JT plans scholarships for low-income students

50 recipients may get up to ¥8.8 million toward university graduation

by Masaaki Kameda

Staff Writer

Japan Tobacco Inc. said Friday it will establish a university scholarship for students from low-income families, providing up to ¥8.8 million until graduation in the most generous program of its kind.

The program is scheduled to start next April, JT said.

“Students from low-income households tend to give up on attending university, so we’d like to offer support by providing a scholarship, which recipients don’t need to repay,” said Mahoko Tsuchiya, a spokeswoman for the Tokyo-based company.

The move is part of JT’s efforts to contribute to society, Tsuchiya said. The company has been offering scholarships to exchange students from other parts of Asia since 1998.

Under the new program, JT will provide a scholarship to as many as 50 students each year who enroll at 33 public universities nationwide designated by the company.

Annual support will range from about ¥4.86 million to ¥8.82 million per person, depending on various factors, including whether the students live with their parents. Students going on to graduate school could receive as much as ¥13.08 million over a six-year period, Tsuchiya said.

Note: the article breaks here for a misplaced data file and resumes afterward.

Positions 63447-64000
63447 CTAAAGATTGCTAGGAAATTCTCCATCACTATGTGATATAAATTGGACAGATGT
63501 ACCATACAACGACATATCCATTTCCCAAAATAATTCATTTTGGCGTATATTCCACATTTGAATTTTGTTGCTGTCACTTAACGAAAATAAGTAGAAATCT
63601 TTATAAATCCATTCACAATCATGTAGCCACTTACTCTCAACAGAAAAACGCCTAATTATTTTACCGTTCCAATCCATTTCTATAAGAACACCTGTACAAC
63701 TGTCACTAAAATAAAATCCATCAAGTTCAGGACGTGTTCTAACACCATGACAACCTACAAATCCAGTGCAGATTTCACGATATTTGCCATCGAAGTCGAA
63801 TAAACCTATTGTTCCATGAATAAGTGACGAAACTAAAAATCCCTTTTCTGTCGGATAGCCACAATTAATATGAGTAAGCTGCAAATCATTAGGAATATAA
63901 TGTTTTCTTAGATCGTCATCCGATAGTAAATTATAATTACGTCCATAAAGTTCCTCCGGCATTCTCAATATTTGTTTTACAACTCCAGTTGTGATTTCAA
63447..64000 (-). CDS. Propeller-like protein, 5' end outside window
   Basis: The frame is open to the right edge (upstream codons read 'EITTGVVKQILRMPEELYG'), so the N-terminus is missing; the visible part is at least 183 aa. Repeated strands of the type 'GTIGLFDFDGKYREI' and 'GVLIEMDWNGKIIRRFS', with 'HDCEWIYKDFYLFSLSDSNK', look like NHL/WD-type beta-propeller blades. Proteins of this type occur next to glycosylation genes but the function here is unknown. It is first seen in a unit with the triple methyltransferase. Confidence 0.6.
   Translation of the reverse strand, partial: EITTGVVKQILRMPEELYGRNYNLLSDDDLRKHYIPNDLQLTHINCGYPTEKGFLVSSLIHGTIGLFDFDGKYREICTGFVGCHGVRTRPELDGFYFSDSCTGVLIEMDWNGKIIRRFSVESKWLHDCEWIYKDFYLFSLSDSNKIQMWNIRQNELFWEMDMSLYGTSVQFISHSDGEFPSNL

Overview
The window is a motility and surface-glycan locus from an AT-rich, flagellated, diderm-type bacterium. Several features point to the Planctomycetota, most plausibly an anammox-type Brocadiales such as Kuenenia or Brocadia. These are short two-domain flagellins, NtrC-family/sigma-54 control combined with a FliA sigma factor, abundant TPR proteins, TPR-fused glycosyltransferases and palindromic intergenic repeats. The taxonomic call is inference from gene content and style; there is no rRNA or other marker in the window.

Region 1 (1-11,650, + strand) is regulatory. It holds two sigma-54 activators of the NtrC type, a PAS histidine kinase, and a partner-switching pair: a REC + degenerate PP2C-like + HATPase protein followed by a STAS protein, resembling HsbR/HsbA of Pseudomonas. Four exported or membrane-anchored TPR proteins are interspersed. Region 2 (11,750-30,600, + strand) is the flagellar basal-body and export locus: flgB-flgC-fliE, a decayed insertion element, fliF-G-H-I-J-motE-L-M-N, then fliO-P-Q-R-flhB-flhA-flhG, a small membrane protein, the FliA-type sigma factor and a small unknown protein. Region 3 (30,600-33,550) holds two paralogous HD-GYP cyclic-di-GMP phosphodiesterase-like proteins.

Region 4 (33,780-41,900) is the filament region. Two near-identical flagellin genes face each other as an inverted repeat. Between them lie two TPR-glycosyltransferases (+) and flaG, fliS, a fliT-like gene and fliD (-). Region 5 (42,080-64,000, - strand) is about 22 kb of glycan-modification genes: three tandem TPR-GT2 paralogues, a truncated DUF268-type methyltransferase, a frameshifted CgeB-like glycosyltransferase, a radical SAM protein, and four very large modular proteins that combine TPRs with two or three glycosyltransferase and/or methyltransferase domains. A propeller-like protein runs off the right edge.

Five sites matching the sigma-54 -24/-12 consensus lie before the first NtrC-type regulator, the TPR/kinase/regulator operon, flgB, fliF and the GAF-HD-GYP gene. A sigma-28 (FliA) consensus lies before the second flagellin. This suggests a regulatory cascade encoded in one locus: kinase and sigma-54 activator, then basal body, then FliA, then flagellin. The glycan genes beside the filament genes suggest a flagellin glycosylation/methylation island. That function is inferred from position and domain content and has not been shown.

Students living with their parents will be given ¥50,000 per month as living expenses in addition to annual tuition of ¥540,000 and the ¥300,000 entrance fee. Students living on their own in Tokyo’s 23 wards will get ¥120,000 in living expenses in addition to a lump sum of ¥300,000 when they enter a university for moving and other expenses.

According to the education ministry, annual tuition for almost all national universities has remained unchanged at ¥535,800 since 2005, which is stipulated by a ministry ordinance. But the cost to attend private universities has increased over the years to an average of ¥859,367 in the 2012 academic year, up from ¥848,178 in 2008.

Japan has been criticized among developed countries for the cost individuals have to pay for higher education.

According to the OECD, “private sources” covered 65.6 percent of the total cost of higher education in 2010, up from 61.5 percent in 2000 and more than double the OECD average of 31.6 percent. Households covered 79 percent of the private sources cited in the survey, according to the OECD.

According to a survey of high school teachers conducted by education firm License Academy in 2010, 76.3 percent of teachers cited the expense as the main reason students give up on going to university.